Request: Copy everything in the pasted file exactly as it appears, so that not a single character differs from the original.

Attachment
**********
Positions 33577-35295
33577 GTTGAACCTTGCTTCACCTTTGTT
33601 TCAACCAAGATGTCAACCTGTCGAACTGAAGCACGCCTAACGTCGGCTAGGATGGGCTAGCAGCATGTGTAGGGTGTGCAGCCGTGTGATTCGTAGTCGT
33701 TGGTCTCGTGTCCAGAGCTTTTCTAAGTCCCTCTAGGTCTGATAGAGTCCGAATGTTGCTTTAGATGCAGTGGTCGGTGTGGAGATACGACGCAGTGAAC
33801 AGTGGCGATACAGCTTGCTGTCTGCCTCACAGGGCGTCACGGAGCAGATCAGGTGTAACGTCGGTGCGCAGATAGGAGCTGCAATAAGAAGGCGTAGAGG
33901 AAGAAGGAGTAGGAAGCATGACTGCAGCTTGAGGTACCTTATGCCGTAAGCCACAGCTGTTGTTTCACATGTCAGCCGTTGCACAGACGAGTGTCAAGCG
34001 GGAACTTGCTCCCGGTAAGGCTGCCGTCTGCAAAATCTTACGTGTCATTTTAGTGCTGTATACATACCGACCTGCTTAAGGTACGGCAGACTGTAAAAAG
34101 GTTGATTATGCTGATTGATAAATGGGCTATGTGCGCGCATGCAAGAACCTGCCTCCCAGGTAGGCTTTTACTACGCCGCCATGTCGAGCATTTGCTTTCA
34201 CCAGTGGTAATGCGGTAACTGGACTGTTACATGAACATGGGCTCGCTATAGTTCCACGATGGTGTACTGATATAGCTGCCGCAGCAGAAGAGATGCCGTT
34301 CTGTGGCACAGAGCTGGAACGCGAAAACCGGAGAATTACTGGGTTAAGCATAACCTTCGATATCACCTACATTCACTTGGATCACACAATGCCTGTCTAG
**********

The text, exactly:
Positions 33577-35295
33577 GTTGAACCTTGCTTCACCTTTGTT
33601 TCAACCAAGATGTCAACCTGTCGAACTGAAGCACGCCTAACGTCGGCTAGGATGGGCTAGCAGCATGTGTAGGGTGTGCAGCCGTGTGATTCGTAGTCGT
33701 TGGTCTCGTGTCCAGAGCTTTTCTAAGTCCCTCTAGGTCTGATAGAGTCCGAATGTTGCTTTAGATGCAGTGGTCGGTGTGGAGATACGACGCAGTGAAC
33801 AGTGGCGATACAGCTTGCTGTCTGCCTCACAGGGCGTCACGGAGCAGATCAGGTGTAACGTCGGTGCGCAGATAGGAGCTGCAATAAGAAGGCGTAGAGG
33901 AAGAAGGAGTAGGAAGCATGACTGCAGCTTGAGGTACCTTATGCCGTAAGCCACAGCTGTTGTTTCACATGTCAGCCGTTGCACAGACGAGTGTCAAGCG
34001 GGAACTTGCTCCCGGTAAGGCTGCCGTCTGCAAAATCTTACGTGTCATTTTAGTGCTGTATACATACCGACCTGCTTAAGGTACGGCAGACTGTAAAAAG
34101 GTTGATTATGCTGATTGATAAATGGGCTATGTGCGCGCATGCAAGAACCTGCCTCCCAGGTAGGCTTTTACTACGCCGCCATGTCGAGCATTTGCTTTCA
34201 CCAGTGGTAATGCGGTAACTGGACTGTTACATGAACATGGGCTCGCTATAGTTCCACGATGGTGTACTGATATAGCTGCCGCAGCAGAAGAGATGCCGTT
34301 CTGTGGCACAGAGCTGGAACGCGAAAACCGGAGAATTACTGGGTTAAGCATAACCTTCGATATCACCTACATTCACTTGGATCACACAATGCCTGTCTAG